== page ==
One of Canada's leading sustainability thinkers has serious doubts about the concept.
"It's a conscience money," said University of British Columbia community and regional planning Prof. William Rees. "The reason we get into carbon offsets in many cases is to avoid having to reduce our carbon emissions."
Rees fears many offset schemes are ill-monitored and ineffective. There's no international body to regulate the system. Money invested in a green project might become diluted in administrative costs rather than CO2 reductions, he said.
"Offsets are theoretically a good idea," Rees explained. "But they can create the illusion of progress where none is being made."
-- Geoff Dembicki, The Tyee
"A proper audit says what did you do that's green? What did that cost you in evil carbon?" Meredith said. "Let's subtract the negative numbers from positive numbers and see if you're green or not."
A Council of Canadians-led coalition called VANOC's green Games branding exercise nothing more than "greenwash" at a news conference on Thursday. Games visitors, they say, need only to see the Medals Plaza in Whistler Village and the Whistler Olympic Park cross-country trails in the Callaghan Valley -- trails that were once thick with evergreen trees.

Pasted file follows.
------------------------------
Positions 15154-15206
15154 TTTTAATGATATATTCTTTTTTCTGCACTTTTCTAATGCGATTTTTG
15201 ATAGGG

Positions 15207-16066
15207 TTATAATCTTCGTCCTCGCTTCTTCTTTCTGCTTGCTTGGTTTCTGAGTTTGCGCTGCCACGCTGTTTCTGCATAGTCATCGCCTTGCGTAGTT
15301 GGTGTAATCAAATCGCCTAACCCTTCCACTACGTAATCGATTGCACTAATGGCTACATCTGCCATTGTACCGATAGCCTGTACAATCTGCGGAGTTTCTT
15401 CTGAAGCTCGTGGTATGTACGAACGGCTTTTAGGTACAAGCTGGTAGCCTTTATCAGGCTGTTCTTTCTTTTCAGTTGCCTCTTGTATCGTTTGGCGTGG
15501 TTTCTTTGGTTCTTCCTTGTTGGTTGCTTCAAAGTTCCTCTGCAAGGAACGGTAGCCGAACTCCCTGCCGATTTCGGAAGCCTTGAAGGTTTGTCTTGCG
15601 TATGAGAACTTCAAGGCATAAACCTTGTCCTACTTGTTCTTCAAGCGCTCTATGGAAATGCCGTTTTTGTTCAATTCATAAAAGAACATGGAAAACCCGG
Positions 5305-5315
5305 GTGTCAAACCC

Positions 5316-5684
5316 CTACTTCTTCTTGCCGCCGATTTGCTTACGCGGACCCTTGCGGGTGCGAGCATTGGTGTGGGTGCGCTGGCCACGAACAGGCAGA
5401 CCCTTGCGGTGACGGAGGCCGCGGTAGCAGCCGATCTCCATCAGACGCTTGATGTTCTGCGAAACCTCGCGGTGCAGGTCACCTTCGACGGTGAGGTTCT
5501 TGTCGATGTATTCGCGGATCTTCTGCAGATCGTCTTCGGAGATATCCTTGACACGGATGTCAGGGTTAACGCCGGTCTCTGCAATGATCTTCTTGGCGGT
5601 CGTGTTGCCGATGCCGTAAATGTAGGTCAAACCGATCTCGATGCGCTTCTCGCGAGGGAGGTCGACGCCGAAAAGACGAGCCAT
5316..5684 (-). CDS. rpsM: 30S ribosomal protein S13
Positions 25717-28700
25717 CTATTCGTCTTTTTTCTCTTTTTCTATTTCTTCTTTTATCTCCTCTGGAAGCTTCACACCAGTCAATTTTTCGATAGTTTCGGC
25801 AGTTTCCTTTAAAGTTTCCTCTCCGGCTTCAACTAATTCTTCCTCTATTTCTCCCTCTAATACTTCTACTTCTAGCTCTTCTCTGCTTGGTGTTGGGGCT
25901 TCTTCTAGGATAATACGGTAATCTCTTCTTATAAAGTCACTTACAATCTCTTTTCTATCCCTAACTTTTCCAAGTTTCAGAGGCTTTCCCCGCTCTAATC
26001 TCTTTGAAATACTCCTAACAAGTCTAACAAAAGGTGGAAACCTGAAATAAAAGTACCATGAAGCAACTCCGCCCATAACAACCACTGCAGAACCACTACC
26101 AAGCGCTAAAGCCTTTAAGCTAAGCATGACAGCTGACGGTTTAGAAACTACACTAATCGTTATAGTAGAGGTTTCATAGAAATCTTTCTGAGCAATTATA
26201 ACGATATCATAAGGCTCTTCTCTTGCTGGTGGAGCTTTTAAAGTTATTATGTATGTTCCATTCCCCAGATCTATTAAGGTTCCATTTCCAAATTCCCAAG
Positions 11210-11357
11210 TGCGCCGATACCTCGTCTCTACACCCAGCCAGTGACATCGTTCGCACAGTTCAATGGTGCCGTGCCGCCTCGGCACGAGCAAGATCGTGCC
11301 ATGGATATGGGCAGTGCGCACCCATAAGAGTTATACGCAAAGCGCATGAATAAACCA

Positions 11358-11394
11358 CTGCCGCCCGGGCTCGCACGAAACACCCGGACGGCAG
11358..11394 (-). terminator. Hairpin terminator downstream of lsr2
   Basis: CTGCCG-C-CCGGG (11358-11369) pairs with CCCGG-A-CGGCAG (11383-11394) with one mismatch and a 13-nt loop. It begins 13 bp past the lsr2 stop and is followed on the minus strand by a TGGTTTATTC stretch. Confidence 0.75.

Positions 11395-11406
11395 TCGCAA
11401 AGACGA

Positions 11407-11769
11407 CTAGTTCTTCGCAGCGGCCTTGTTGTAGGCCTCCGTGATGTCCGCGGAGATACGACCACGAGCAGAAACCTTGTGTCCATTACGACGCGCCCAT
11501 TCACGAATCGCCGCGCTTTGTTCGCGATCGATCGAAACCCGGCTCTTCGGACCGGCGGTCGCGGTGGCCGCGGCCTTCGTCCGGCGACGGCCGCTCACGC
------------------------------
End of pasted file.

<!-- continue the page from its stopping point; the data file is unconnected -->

5600 Games vehicles, a blasted mountainside
In 2006, dozens of West Vancouver residents were arrested for a sit-in protest that temporarily halted expansion of the Sea-to-Sky Highway through a forest and marsh on Eagleridge Bluffs.
The highway is the key road link between Vancouver and Whistler.
Vancouver's successful 2003 bid included trains and ferries, but those plans were scrapped in favour of rubber tires. There are now 4,500 General Motors cars and trucks and 1,100 chartered buses -- some from as far away as Alabama -- plying Vancouver roads.
Except for 20 hydrogen fuel cell buses and eight hydrogen fuel cell SUVs, the VANOC fleet is fueled by Petro Canada's pledge of eight million litres of gasoline and six million litres of diesel.
Another six million litres of fossil fuel are burned in Aggreko electrical generators for backup power at venues. Generators the size of cargo containers are parked at three locations around B.C. Place Stadium, droning day and night to provide primary power. Sponsor BC Hydro did not upgrade the electrical system at the Olympic stadium.
Take a deep breath
The RCMP chartered three luxury cruise ships for 5,000 cops and troops to stay at Ballantyne Pier while VANOC has a smaller vessel docked in Squamish. All four are running on diesel to keep lights and heat on because no shore power is available.
Energy use at B.C. Place and the cruise ship docks doesn't show up on the Pulse Energy website, which offers real-time monitoring of energy use at venues selected by VANOC. The acres of temporary tents and portable buildings behind the scenes are also not included.
Ultimately, it's what Vancouverites breathe and what the world sees on TV that could turn the green Games brown.
"An influx of new people, considerably more buses, more idling traffic and air quality will be worse. How much worse is hard to say," said University of British Columbia environmental sciences Prof. Michael Brauer. "If we have cold, calm sunny days that look gorgeous, that would be worse for air quality."
The fuel for VANOC's hydrogen powered vehicles, by the way, has been transported from Quebec, and fossil fuels were burned to get it here.